Home > Equity Markets, US > S&P Now vs. The Great Depression

S&P Now vs. The Great Depression

July 6th, 2010 Michael McDonough

Recently I’ve come across several headlines comparing recent activity in the stock market to what occurred during the Great Depression, so I ran the numbers.  The attached chart tracks the S&P 500 20 months prior (t-20) to its respective high prior to the Great Depression and the recent recession; ‘t’ indicates the actual high.  You can then compare the performance of the SPX during both downturns on a monthly basis (t+1, t+2, etc…) from the highs.  I am no technical strategist, but other than the initial fall I fail to see any similarities between now and then.  During the Great Depression the S&P lost nearly 90% of its value over 34 months; the S&P is presently 33 weeks off of its high and is down only 34%, and even at the lowest level was down only 53%.  Surprisingly, it took the SPX until the early 1950’s following the Great Depression to recoup the losses the SPX has already regained since the start of the recent recession.  The bottom line is a more responsive central bank and coordinated government actions may have helped us escape the full pain of the 1920s, but we still have a long steep hill to climb before we move away from the danger zone.  Let’s not forget the effects from reversing fiscal stimulus and unprecedented monetary policy responses—that helped stave off deeper loses—are still unknown and could eventually weigh down the markets.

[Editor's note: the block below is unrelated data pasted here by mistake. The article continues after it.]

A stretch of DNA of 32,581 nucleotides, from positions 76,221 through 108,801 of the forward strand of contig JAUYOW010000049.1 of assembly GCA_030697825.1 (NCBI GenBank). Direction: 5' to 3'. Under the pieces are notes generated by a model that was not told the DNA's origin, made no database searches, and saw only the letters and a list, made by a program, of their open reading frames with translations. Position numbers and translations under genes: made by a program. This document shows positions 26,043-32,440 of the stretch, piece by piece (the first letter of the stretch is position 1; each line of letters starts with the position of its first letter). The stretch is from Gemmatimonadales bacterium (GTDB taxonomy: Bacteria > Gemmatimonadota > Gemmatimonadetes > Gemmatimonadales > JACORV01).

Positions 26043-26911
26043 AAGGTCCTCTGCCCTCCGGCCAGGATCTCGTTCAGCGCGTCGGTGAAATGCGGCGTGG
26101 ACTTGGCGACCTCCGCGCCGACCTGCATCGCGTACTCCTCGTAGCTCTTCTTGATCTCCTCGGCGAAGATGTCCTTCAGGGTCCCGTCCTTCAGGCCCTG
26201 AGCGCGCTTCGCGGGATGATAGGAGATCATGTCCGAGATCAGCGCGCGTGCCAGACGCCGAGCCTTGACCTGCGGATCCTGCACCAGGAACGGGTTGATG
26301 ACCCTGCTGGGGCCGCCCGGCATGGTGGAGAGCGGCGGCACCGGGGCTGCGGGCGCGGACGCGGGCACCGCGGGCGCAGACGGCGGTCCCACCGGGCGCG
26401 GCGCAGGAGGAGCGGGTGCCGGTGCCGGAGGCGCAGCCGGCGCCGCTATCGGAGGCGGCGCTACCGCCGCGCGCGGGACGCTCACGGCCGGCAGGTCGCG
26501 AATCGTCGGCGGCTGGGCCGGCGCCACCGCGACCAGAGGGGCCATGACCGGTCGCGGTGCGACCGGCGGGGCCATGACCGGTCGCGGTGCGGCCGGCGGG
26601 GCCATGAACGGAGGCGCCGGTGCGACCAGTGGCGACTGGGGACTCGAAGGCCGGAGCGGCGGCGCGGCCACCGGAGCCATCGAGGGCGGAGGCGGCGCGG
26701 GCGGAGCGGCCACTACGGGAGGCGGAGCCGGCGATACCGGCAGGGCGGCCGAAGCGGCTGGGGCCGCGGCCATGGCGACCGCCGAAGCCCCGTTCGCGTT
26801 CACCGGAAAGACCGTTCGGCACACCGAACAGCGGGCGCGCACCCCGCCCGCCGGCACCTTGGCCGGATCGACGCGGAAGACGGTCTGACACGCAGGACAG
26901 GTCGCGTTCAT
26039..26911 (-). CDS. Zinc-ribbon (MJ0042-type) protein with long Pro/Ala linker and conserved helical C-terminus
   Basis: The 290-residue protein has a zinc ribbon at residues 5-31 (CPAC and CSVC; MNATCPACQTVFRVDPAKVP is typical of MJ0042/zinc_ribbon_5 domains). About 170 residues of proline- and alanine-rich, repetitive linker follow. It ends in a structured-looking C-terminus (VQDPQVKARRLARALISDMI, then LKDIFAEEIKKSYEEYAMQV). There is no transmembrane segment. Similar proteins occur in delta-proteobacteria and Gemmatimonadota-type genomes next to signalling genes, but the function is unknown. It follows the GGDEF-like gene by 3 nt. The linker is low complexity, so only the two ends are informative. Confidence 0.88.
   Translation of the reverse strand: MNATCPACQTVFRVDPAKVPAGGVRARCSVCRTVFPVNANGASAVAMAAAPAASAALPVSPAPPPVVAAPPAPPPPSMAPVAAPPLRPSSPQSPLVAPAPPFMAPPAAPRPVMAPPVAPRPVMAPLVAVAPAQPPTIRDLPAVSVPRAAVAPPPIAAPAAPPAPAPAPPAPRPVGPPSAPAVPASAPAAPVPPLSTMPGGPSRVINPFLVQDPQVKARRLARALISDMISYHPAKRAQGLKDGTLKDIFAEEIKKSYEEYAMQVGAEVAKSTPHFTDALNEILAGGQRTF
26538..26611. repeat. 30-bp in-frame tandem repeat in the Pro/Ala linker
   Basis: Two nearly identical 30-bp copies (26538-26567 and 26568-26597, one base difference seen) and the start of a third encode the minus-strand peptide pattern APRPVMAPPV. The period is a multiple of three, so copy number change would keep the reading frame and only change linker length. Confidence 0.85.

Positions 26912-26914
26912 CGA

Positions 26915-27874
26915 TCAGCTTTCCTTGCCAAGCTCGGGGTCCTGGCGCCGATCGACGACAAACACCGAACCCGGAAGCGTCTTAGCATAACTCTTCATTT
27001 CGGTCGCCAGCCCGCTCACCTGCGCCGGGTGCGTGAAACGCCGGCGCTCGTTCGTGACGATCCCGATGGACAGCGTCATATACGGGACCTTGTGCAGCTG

Source: Bloomberg

Retweet
Comments are closed.